Rather grim train ride, managd to be sat opposite an old babushka who constantly smacked her lips and snored like a truck, horrendous. Perhaps riding in platzkart isn't the way to get that stereotypical vodka fueled train ride everyone dreams of having, let alone expects. Second class coupe carriages await when crossing international borders so we'll see, but I won't hold my breath.
Tomsk to Irkutsk is roughly around 1541 km, and again, even with all that time to do nothing but lounge around, read, eat and chill, I was still tired. Proving to be a re-occuring trend with these long train rides. Arriving early morning I just got in a taxi and managed to get to the hostel hassle free, having no problems with taxi drivers, police or any other potential Russians intent on a bribe, touch wood.
The hostel was clean with plenty English speakers which always makes a pleasant start to proceedings and with the weather picking up I was hopeful of some summer looking snaps of Lake Baikal. However, this is Siberia we're talking about and the following day it was grey and snowing, not the weather I wanted for my minibus trip down to Listvyanka, a little village 70 km away and one of the best places to go to see the lake.
With the seasons changing, it's no longer winter and not quite summer which unfortunately leaves options for activites at a minumum. As it was still cold enough though, I was able to walk around on the ice of the worlds deepest freshwater lake and get some cold looking photos. Parts of the ice had melted but it was still at least a foot deep in some parts.
|Out on the ice, Lake Baikal|
|Iced over Lake Baikal|
Regardless of the time of year, you can always get your hands on some of the local fish though, the most popular one been smoked omul. It looked a bit sketchy, but tasted delicious. After taking my obligatory photos I went in search of my eco-hostel. What was so eco-friendly about it I'll never know but I had the whole place to myself all day, so I literally read and did nothing. Perfect escape from everything.
Back in Irkutsk, there were plenty of small cafes and canteens and I basically wandered around eating for a couple days. The canteens are great because I don't need to even try and speak Russian, all I have to do is point. As well as cheap eats, there were plenty of bars along the way too. Meeting two French guys who spoke Russian was incredibly useful and we went on to have a cracking night out which included, you guessed it, far too much vodka and outrageously loud Russian dance music in some random club down by the river.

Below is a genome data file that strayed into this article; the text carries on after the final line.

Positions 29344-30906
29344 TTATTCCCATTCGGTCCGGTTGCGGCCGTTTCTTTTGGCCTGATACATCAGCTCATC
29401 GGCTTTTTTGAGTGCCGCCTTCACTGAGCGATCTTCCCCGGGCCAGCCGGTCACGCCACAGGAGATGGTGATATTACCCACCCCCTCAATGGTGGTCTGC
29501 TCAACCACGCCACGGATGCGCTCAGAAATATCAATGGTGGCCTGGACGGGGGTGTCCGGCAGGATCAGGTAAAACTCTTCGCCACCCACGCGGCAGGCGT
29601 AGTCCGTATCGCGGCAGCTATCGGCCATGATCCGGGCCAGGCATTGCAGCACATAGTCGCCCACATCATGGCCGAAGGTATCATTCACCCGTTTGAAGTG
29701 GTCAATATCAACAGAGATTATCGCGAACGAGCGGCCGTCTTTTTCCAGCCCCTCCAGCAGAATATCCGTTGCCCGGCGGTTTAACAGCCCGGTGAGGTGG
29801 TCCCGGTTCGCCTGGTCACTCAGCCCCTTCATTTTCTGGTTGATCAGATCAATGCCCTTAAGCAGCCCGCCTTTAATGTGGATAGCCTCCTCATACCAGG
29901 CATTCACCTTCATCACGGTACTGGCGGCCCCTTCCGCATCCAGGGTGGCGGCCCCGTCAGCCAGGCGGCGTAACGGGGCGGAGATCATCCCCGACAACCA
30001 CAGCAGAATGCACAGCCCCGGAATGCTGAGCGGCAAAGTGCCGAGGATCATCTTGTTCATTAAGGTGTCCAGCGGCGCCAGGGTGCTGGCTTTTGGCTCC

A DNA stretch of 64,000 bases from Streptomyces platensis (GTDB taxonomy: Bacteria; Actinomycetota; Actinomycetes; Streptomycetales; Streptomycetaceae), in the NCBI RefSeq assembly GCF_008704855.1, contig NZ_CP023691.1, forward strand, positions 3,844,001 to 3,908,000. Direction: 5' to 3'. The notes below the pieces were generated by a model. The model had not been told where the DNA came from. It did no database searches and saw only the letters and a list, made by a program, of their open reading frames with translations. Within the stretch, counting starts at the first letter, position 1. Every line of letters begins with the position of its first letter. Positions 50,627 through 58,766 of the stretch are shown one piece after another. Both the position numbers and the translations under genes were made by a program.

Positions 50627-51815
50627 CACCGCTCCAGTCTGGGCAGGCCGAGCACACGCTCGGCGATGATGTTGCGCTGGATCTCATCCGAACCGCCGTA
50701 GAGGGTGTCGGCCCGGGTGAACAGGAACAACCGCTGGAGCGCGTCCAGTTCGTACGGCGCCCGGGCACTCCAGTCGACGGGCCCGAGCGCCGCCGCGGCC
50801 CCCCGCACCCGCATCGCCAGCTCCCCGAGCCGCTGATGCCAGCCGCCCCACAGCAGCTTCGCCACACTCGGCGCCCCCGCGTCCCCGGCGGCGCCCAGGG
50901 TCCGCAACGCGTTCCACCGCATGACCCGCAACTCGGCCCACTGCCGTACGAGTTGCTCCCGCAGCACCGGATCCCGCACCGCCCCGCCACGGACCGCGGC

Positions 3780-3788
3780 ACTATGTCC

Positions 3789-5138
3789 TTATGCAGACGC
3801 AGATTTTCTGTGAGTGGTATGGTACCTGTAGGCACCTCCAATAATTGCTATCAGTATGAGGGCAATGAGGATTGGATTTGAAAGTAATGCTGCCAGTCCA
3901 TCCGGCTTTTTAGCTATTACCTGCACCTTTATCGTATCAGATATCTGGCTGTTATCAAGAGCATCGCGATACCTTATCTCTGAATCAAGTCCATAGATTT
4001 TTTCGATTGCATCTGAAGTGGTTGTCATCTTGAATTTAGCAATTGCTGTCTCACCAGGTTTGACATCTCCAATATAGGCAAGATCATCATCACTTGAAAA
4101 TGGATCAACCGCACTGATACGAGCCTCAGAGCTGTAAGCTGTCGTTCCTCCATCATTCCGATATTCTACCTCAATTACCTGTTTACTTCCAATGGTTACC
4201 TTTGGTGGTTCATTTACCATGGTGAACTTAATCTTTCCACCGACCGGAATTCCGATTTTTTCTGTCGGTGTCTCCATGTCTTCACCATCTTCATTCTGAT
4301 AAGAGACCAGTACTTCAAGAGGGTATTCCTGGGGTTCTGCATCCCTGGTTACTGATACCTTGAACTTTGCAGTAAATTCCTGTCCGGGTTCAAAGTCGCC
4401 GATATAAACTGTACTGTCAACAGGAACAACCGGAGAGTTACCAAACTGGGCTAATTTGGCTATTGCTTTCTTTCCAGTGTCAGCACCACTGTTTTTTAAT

The train ride down to Ulan Ude was harmless enough, only 455 km, nothing these days. Again, having great luck with taxis and got to my hostel super cheap and easily. The hostel is bang in the middle of town, a stones throw away from Lenin Square, home to the largest statue of Lenin's head.
Lenin Street itself is a nice enough pedestrianised area but by the time you have walked all the way down to Odigitria Cathedral, the whole area is a little seedy. Still, this is where I found the best puuzy in town. Basically, dumplings filled with pork and onion with serious juices flowing out, amazing.
|Odigitria Cathedral, Ulan Ude|
|The biggest Lenin head in the world, Ulan Ude|
Just a short ride away is the Buddhist monastery complex, Ivolginsky Datsan, the most important one in the area for the Buryat people. Back when Stalin was in power, he was constantly destroying temples in an attempt to suppress Buddhism, but eventually he allowed the Buryat people to build one. They settled on a remote area about 40km away from Ulan Ude and the site has since grown with plenty lamas and even the local university to study Buddhism.
Dennis, the owner of the guesthouse I stayed at, was kind enough to drive and he basically gave an insightful tour of the place, something that made the trip that much more enjoyable. The main attraction here, however, is the body of a lama who died in the lotus position while meditating back in the twenties. He was exhumed about twenty years ago and was in remarkably good condition, so much so that he went on display for people to touch, it was said he gave you good luck. Obviously a corpse can only take so much so now you can only touch him eleven days in a year, the rest of the time he is locked up.
|The original temple of the complex, Ivolginsky Datsan|
|Another temple, Ivolginsky Datsan|
|Etigel Khambin Temple, Ivolginsky Datsan|
I've had a great time in Russia, met some good people, seen loads of cool stuff and eaten some surprisingly tasty food, but now it's time to be moving on.
Next stop, Mongolia, on the Trans Mongolian part of the journey. Looking forward to riding horses, drinking fermented milk, eating dumplings and sleeping in a ger, just need to get past the apparent horror show of a border crossing first.